Benze: 5.  What is your writing process?  Do you write every day?  Do you set a word count goal for each day?  Or do you write in spurts?

T.B.:  Most of the time, I do write every day. Currently I’m editing my third novel so I feel a bit out of whack. However, when I working on a novel, I sit down and write at least 1000 words each day. Sometimes I’ll write more. And on a few occasions, I don’t make meet my goal, but that’s rare.

Benze;  6.  You spend a lot of time on your blog promoting your own book & the books of others.  Do you feel this is your full time job now?

T.B.:  In 2011 my partner’s company moved us from Boston to London. When I lived in Boston I had a full-time job. I was working on a novel, but at a snail’s pace since I didn’t have a lot of free time. Then all of a sudden I was unemployed and living in a different country. This change in my life has allowed me to focus on writing more. I do some freelance writing so I can’t say writing fiction is my full-time job now. But I spend the majority of my time each week working on personal projects.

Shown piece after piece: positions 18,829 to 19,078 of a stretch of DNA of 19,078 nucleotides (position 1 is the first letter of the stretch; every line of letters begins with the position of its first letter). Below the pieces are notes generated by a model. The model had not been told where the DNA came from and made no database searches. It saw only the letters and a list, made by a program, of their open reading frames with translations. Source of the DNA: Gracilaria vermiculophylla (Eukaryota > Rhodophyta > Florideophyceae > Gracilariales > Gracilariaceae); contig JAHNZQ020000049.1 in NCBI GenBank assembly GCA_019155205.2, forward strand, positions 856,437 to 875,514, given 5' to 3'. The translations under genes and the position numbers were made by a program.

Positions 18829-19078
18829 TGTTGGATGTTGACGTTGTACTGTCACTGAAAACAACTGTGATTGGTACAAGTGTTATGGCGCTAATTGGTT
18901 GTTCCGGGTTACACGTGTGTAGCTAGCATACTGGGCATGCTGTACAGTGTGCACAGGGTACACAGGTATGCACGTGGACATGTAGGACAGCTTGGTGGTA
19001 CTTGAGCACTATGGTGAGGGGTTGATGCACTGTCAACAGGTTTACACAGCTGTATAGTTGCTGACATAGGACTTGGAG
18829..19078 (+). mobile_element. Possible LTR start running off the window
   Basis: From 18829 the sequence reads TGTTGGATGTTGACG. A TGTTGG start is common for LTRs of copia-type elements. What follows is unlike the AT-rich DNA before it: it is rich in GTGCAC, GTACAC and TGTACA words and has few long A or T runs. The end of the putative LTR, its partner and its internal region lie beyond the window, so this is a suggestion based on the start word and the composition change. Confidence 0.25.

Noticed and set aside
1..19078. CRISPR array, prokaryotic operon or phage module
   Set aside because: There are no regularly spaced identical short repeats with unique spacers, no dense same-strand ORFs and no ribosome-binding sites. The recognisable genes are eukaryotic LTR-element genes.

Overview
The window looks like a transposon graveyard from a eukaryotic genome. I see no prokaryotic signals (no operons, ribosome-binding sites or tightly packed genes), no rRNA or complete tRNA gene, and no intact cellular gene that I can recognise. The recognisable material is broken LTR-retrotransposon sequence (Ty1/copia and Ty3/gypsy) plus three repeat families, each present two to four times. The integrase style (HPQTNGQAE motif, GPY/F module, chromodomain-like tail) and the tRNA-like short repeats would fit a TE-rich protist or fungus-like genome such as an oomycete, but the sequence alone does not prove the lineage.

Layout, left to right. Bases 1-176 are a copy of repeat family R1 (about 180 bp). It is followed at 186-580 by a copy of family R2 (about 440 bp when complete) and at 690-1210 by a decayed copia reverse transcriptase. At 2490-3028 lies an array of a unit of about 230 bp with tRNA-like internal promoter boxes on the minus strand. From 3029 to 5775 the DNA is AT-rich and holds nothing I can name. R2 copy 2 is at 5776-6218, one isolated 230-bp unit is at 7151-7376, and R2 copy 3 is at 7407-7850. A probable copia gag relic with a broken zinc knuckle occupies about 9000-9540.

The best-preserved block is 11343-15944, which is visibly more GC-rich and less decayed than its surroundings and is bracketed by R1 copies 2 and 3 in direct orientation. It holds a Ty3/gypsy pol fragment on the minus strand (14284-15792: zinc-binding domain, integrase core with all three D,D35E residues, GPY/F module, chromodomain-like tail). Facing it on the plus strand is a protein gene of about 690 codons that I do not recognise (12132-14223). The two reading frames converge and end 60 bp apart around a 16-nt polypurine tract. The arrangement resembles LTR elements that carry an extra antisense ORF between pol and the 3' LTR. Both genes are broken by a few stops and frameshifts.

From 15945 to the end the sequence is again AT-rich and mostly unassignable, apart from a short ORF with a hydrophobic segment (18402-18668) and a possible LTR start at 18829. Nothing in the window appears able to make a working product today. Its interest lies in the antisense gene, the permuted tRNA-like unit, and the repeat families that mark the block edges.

Benze:  7.  Are you writing another book at this time?

T.B.:  Right now I’m editing my third novel. I wish I was writing since editing is not my favorite part of the process. It’s a necessary part, just not my favorite.

Benze:  8.  Is there anything you would change about Marionette, given another opportunity to make changes?

T.B.:  Goodness this is a difficult question to answer. There are occasions when ideas pop into my mind and I think, “Oh that would have been good.” Then again, if I kept tinkering with the same story, I’d never publish anything. I think it’s best to focus on an upcoming project and continue to hone my craft that way. Perfection isn’t possible and I’m not striving for that.

Thanks Lynda for chatting with me today. It was fun!

I would like to thank T.B. for coming by & being so forthright in answering all my questions.  I would highly recommend you pick up a copy of The Marionette & read it yourself!